It’s official! The Centers of Excellence (COE), which are being implemented to connect opioid addicts to treatment resources, will be opening this month. For some time now, Governor Wolf has made it his mission to better understand addiction, as well as seek the opinions of other lawmakers, families, law enforcement, and medical professionals in regards to our growing drug epidemic, and how to fight against it.
As of 2015, Pennsylvania ranked ninth overall for fatal drug overdoses among the general population and led the country among men between the ages of 12 to 25. In the matter of one year, between 2014 and 2015, opioid-related overdose deaths rose 23.4% in our state, totaling 3,383. And as of late 2014, law enforcement officials saved roughly 1,400 overdose victims with the lifesaving reversal drug Naloxone.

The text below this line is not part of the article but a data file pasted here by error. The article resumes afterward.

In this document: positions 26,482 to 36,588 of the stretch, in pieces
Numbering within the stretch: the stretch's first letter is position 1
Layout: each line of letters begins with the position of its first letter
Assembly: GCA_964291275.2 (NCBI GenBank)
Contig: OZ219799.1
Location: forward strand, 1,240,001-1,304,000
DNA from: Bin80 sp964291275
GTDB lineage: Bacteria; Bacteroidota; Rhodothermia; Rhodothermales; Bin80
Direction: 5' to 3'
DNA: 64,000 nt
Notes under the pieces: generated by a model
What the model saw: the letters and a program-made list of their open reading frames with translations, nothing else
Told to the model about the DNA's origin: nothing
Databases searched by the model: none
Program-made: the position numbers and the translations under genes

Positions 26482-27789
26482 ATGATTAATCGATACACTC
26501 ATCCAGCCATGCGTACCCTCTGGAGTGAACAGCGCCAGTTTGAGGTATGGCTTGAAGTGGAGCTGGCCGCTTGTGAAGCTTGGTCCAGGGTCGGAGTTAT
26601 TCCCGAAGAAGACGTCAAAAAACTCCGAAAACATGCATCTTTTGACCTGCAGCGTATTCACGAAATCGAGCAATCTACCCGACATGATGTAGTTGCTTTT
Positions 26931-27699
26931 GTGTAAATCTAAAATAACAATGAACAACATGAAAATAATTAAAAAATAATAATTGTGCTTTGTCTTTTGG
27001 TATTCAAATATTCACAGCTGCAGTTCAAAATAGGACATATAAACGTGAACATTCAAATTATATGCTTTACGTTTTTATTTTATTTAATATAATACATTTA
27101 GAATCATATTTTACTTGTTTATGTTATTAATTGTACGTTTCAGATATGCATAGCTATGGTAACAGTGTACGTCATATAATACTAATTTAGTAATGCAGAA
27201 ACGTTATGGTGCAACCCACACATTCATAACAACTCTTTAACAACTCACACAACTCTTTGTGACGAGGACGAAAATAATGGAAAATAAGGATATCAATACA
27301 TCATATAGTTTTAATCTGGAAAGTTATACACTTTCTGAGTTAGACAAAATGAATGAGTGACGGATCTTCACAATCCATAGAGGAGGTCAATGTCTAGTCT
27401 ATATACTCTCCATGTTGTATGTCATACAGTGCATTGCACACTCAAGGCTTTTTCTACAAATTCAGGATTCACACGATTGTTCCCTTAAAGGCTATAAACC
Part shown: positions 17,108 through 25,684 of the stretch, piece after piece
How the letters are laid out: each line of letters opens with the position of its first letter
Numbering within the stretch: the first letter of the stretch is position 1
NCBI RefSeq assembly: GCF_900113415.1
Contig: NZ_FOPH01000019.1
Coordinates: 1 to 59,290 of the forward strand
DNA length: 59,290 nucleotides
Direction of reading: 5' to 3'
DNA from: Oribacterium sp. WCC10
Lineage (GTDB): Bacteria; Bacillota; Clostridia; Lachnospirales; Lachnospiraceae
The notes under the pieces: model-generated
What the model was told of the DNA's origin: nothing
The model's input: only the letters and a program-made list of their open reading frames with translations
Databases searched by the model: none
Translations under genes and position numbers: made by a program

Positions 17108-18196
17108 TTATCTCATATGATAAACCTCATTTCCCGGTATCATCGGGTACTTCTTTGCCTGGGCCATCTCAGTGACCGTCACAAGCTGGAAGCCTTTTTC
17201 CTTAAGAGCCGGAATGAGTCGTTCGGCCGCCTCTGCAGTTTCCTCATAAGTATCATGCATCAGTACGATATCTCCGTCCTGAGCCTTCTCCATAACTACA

So where does this leave us as a state? As the epidemic grows and opioid addicts continue to suffer, politicians devise plans to make a dent in the problem. From prescription monitoring programs, making Naloxone available to the general public, and new prevention methods for high school students, Pennsylvania is surely attempting to do its part.